01505-A: Identification of Biological Marker of Idiopathic Immune-Mediated Polyarthropathy to Enable Non-Invasive Diagnosis and Prognosis
Grant Status: Closed
Project SummaryImmune-mediated polyarthropathy (IMPA) is a disease of primarily large breed, young adult dogs, that leads to fever, swelling of multiple joints, and shifting leg lameness. IMPA is diagnosed by joint taps (drawing fluid from the joints under sedation) and joint x-rays, and by excluding tick-borne infections such as Lyme disease. Repeated joint taps are used to monitor clinical response to immunosuppressive treatment for IMPA; however, these additional joint taps can be expensive and invasive. The purpose of this pilot study was to determine whether blood markers of inflammation might be a good substitute for joint taps in monitoring response to prednisone treatment in this disease. In a pilot study funded by the AKC, we evaluated 10 dogs with IMPA and found that two markers of inflammation, C-reactive protein (CRP) and interleukin-6 (IL-6), are abnormally high with untreated IMPA, and improve rapidly as lameness and joint inflammation resolves. We also found evidence that these markers are not abnormal in dogs with simple cruciate ligament rupture of the knee. These are encouraging results suggest that CRP and IL-6 show promise in diagnosing and monitoring dogs with IMPA. Follow-up studies will determine whether these two blood tests can help to stage the severity of disease and guide response to prednisone treatment in a larger group of dogs.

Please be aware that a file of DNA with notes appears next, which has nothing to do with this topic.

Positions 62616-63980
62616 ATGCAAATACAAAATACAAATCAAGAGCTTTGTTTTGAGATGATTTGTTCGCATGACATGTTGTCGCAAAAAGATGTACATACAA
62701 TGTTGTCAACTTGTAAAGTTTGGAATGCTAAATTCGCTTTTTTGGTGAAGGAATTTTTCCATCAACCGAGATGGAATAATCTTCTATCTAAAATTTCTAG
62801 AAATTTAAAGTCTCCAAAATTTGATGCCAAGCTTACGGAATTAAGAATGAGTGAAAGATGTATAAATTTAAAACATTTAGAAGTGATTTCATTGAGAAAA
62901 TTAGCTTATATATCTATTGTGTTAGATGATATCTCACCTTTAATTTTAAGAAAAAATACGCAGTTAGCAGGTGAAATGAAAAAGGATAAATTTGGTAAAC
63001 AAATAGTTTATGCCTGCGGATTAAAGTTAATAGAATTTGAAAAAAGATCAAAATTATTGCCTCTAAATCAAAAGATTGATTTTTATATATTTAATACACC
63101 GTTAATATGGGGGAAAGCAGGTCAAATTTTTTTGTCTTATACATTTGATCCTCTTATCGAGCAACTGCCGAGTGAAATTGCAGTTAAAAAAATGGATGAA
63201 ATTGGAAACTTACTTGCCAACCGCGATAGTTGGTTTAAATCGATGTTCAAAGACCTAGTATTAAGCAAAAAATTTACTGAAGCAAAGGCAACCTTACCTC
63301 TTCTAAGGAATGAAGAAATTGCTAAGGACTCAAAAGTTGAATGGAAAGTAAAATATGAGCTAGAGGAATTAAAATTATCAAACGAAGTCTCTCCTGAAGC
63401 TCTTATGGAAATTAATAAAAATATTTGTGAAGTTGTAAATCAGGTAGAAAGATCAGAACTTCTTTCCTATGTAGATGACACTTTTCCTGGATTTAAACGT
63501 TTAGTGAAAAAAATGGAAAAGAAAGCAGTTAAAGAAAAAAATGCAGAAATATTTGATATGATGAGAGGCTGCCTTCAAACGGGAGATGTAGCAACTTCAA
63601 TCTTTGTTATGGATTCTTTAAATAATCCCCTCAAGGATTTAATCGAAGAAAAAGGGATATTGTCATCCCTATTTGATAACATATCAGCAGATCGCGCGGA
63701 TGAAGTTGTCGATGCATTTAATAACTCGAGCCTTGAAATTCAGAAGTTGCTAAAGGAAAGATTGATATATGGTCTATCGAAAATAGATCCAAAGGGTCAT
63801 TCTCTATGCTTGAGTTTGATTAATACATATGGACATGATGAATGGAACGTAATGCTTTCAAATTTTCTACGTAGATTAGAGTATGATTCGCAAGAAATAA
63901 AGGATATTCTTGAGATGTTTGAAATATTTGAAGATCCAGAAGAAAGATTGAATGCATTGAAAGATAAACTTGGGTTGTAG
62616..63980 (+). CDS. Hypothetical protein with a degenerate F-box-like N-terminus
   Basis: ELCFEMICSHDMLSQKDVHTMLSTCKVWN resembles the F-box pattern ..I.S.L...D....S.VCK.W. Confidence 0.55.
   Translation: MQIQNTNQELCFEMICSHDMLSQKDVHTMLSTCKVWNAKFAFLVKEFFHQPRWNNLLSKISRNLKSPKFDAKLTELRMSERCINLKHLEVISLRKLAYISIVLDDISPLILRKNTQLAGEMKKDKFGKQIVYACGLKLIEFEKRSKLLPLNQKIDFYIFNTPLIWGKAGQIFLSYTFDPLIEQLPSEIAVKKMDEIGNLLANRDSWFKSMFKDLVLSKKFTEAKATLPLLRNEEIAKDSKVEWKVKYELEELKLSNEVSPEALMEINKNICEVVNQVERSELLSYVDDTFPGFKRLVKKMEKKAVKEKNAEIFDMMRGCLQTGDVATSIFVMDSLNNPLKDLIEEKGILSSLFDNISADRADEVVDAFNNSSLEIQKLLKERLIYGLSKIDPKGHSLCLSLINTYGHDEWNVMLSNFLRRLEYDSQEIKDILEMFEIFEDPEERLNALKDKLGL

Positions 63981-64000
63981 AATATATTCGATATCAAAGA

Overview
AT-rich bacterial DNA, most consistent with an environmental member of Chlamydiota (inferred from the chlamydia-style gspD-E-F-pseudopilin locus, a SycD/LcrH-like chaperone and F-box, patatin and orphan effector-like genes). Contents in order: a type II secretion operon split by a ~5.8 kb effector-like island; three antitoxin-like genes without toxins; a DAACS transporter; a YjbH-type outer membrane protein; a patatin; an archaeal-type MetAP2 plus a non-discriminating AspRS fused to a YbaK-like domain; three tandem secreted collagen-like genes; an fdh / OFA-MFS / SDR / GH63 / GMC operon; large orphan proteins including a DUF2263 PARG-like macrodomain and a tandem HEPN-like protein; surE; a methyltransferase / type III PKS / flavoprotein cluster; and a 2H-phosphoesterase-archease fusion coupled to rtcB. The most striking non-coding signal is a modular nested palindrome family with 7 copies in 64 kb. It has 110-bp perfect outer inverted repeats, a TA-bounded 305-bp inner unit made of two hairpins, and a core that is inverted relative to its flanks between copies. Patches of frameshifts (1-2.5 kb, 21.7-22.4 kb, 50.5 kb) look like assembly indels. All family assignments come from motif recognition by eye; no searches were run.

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Participate in canine health research by providing samples or by enrolling in a clinical trial. Samples are needed from healthy dogs and dogs affected by specific diseases.